One of Turkey’s high criminal courts in Izmir has upheld a lower court’s decision and rejected U.S. Pastor Andrew Brunson’s request to be released from house arrest. The court also rejected an appeal for Andrew’s travel ban to be lifted.
The first appeal rejected by a lower court was then sent to a higher court, according to Brunson’s lawyer Ismail Cem Halavurt.
Halavurt said that they may file another appeal with the court as, “depending on the developments, we can apply again.” He said he was also considering an appeal to Turkey’s constitutional court.
Trump Calls Brunson a “Patriot Hostage”
Since the first appeal was rejected, the U.S. government has increased pressure on Turkey, levying sanctions, doubling tariffs on Turkish imports and speaking frequently and publicly, calling for Andrew’s release.
President Trump has repeatedly called for his release and late last night he tweeted, calling Pastor Brunson to represent the United States as a “great patriot hostage.”
U.S. Charge d’Affaires in Turkey, Jeffrey Hovenier, visited Pastor Brunson in his home in Izmir. Speaking outside the Brunsons’ residence, Hovenier said Washington wanted the pastor’s case “as well as the case of the other unjustly detained Americans, and the Turkish national employees of the U.S. diplomatic mission” resolved fairly, swiftly and transparently.”
In response to U.S. actions, Turkey President Erdogan publicly rebuffed the U.S., retaliating with increased tariffs on U.S. imports and threatening to boycott U.S. electronic goods.
Pastor Brunson’s next hearing—the fourth time he will appear before a Turkish court—is scheduled for October 12. The 62-page indictment accuses Pastor Brunson of “Christianization,” calling it an act of terror. The indictment demands up to 15 years in prison for “crimes in the name of the Gulen movement and the outlawed Kurdistan Workers’ Party, and up to 20 years for obtaining state secrets for political or military espionage.”
If convicted, Pastor Brunson faces 35 years in prison–essentially a life sentence for the 50-year-old pastor.
On July 25, he was moved from Buca prison to house arrest for health concerns. The upcoming hearing will mark almost two years since Pastor Brunson was arrested in October 2016.
Praying With the Brunsons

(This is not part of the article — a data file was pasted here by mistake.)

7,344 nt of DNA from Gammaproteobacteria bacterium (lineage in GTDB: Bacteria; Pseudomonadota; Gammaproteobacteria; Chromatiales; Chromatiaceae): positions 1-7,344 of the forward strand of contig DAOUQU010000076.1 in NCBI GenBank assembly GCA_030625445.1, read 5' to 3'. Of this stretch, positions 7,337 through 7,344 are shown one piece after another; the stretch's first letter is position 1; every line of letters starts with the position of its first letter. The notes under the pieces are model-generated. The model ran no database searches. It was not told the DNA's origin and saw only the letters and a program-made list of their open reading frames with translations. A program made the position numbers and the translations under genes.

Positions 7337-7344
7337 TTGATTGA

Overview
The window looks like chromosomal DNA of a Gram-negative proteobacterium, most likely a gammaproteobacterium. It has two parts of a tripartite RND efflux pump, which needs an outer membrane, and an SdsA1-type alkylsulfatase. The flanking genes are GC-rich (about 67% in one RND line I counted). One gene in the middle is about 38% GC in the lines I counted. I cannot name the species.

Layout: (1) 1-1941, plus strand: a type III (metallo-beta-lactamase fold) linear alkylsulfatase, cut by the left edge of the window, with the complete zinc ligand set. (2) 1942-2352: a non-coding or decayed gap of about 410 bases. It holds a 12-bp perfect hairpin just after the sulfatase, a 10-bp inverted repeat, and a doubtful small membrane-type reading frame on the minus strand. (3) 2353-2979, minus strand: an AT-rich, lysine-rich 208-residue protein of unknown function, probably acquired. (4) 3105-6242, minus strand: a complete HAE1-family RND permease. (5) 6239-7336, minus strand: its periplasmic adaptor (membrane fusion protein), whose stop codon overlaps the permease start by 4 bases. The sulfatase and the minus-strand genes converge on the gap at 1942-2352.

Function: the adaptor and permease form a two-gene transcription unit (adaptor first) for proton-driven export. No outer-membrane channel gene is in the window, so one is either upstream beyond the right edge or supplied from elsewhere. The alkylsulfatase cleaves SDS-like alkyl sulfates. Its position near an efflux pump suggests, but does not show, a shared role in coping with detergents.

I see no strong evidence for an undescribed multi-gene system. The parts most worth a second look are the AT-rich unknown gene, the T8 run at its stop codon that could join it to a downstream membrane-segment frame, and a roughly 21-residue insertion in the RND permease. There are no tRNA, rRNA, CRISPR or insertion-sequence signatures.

Please continue to pray for the Brunson family, remembering …
Our battle is not against flesh and blood. Instead, Paul reminds us that we pray against the principalities, powers, rulers of the darkness of this world, and spiritual wickedness in high places (Ephesians 6:12). As much as we may be tempted to villainize President Erdoğan and his government, as Christ’s Church we are called to pray against the darkness. Pastor Brunson’s case is set against a backdrop of increasing Christian persecution and darkness in Turkey, which is No. 31 on the World Watch List.
Prayer is our greatest weapon. It goes beyond strongholds and into places we could never venture. And if you believe the Book of Acts, prayer can break chains, release prisoners, bring aid and relief to suffering saints like no other resource. Throughout his life, Open Doors Founder Brother Andrew has witnessed Acts-like prayer. He says that prayers can go where we cannot… there are no borders, no prison walls, no doors that are closed to us when we pray.”
God is sovereign; we don’t know His ways. Throughout history, God has used persecution as part of His sovereign plan to spread the gospel and strengthen believers. Persecution of Christians was prevalent in both the Old and New Testaments. Scripture tells us repeatedly that we will not always understand God’s ways. But we continue to pray even when things don’t make sense in our heads and hearts, trusting God and His wisdom–remembering that He is good and nothing is happening that He’s not aware of or allowing.
God is the master of timing. Throughout Scripture, we see that God is not in a hurry. For 400 years, the Israelites prayed for deliverance from Egypt. Even Jesus knew this. In the Gospels, Jesus says “my hour has not come.” We continue to pray knowing that God is the master of time and therefore the master of timing.
God is still working. Places or circumstances don’t limit God’s power. When Joseph was thrown into a cistern by his brothers, God was still working. When he was unjustly imprisoned, God was still there, using the circumstances to mature Joseph and ultimately save His people. And God still works through our prayers. When we pray, we show that we are trusting God to work even when our finite view limits our perspective.
In His Word, God has shown us how to pray for the persecuted. We can find insight and practical help in the scriptures:
“Continue to remember those in prison as if you were together with them in prison, and those who are mistreated as if you yourselves were suffering” (Hebrews 13:3).
“With all prayer and petition pray at all times in the Spirit, and with this in view, be on the alert with all perseverance and petition for all the saints” (Eph. 6:18).
“Therefore, confess your sins to one another, and pray for one another so that you may be healed. The effective prayer of a righteous man can accomplish much” (James 5:16).
…but I have prayed for you, that your faith may not fail; and you, when once you have turned again, strengthen your brothers.” (Luke 22:32).
And finally, we can pray the powerful prayer Pastor Brunson recently shared, asking God to use Him: “Father, cause to burst into flame in the love You have for Jesus, that I may be a servant, ardent lover of Him, willing to undergo whatever is asked.”
Remember to write and share your prayers on our Prayer Wall where more than 1,700 members of the Body of Christ have expressed their hearts.